Bill Cobb has been a dedicated Vermont criminal lawyer for more than 18 years. He understands the rights of the criminally accused, as well as the high stakes involved for defendants and their families. Bill’s tough advocacy for his clients has led to many victories and favorable settlements.
Vermont’s state and federal prosecutors work hard to secure convictions in their cases. Therefore, if you are accused of a crime, it is critical to hire a criminal defense attorney with significant experience, a strong reputation, and fearlessness.
Bill is not afraid to challenge prosecutors. From the outset, he works tirelessly in an effort to get the charges against you dismissed or reduced. If a dismissal is not possible, he continues to negotiate with prosecutors, while building the strongest defense he can for trial. He investigates, interviews, works to exclude damaging evidence, and interacts with the media if needed. If you have experienced an unfavorable ruling or verdict, we have the experience necessary to file and argue an appeal.
April 11, 2015
Ohio men cleared of murder after decades in prison to get $1.6 million
Two Ohio men who were cleared of murder last year after spending decades in prison will receive about $1.6 million from the state for their wrongful imprisonment, a judge ruled on Friday.
The Ohio Court of Claims judge ruled that Wiley Bridgeman and his brother, Kwame Ajamu, would get a combined $1.6 million from the state, court records show. The ruling comes just weeks after Ricky Jackson, who was also convicted for the 1975 murder, received roughly $1 million for his time served.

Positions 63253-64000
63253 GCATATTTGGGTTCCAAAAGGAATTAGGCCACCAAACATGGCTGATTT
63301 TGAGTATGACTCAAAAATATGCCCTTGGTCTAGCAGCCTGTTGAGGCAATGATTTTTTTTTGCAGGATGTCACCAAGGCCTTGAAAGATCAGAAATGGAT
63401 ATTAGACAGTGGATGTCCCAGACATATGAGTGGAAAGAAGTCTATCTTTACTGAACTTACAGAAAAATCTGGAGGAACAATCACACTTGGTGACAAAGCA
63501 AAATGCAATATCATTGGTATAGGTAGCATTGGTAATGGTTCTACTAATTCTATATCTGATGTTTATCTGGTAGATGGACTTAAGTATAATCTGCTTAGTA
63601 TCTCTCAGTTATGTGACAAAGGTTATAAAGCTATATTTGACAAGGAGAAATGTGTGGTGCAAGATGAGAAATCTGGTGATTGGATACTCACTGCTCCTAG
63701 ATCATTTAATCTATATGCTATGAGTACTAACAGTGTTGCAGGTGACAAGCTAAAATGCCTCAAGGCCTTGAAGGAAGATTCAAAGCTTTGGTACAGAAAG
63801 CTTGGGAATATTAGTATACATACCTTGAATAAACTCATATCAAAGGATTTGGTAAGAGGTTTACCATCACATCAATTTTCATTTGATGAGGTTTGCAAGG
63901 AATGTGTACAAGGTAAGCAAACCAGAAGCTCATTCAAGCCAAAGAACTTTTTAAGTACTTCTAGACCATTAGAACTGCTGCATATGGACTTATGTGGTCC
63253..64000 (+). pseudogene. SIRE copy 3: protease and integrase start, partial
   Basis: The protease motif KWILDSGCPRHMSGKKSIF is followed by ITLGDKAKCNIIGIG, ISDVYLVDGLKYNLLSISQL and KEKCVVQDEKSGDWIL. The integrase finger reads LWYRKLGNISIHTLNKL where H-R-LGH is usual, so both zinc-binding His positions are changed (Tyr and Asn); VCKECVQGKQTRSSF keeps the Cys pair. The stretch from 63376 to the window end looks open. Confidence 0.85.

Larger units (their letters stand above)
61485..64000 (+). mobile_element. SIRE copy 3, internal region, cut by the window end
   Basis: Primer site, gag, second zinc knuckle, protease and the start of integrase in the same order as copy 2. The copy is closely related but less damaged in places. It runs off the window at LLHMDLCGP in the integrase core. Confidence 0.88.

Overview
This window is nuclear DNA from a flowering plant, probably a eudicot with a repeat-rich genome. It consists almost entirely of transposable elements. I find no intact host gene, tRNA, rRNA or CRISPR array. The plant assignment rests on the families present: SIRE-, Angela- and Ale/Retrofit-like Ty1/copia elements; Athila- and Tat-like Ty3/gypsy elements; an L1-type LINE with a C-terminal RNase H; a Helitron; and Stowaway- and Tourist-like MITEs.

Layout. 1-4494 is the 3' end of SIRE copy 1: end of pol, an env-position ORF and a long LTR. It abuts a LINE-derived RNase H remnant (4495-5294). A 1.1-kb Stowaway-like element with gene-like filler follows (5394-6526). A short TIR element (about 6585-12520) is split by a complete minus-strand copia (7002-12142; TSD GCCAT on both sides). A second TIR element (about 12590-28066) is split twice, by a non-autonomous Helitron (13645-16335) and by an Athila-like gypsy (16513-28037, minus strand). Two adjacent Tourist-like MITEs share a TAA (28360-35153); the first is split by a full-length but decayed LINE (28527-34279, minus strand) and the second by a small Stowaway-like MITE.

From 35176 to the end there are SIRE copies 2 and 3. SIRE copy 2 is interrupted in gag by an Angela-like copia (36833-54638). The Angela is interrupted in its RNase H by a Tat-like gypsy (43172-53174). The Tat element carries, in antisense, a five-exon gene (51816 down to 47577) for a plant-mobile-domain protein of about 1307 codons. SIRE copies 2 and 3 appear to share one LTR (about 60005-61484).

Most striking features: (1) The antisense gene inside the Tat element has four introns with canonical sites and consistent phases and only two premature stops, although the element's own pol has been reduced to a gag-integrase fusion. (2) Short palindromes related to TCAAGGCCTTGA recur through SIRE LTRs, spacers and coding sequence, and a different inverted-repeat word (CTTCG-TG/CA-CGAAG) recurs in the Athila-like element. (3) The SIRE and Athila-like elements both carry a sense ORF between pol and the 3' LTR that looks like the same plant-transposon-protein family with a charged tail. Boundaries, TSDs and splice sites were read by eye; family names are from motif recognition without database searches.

Bridgeman, Ajamu and Jackson were all convicted for killing Cleveland-area money order salesman Harold Franks after a 12-year-old boy testified that he saw the attack, court papers show.
The boy, Eddie Vernon, recanted his testimony years later, and told authorities he had never actually witnessed the crime. There was no other evidence linking Jackson to the killing.
Bridgeman was freed soon after Jackson, after the charges were dismissed last November. Although Bridgeman had first been freed in 2002, he was imprisoned again for a probation violation, defense attorneys said.
A Cleveland judge in December dropped all charges against Ajamu, who spent 27 years in jail before having his death sentence commuted and being freed in 2003.
The 39 years Jackson spent in jail was the longest time a prisoner had been held before being exonerated, the Ohio Innocence Project, which provided legal counsel to Jackson, and the National Registry of Exonerations said.
March 23, 2015
An interesting article in the Denver Post shows that 96% of the high risk unit's prison population has a traumatic brain injury. When you consider that 80% of the general prison population has a traumatic brain injury, it would seem logical that legislatures and courts around the country should be making much more of a push to appreciate the significance of head injuries contributing to criminal behavior.
Please click on the link below to read the full article:
William W. Cobb, Esq.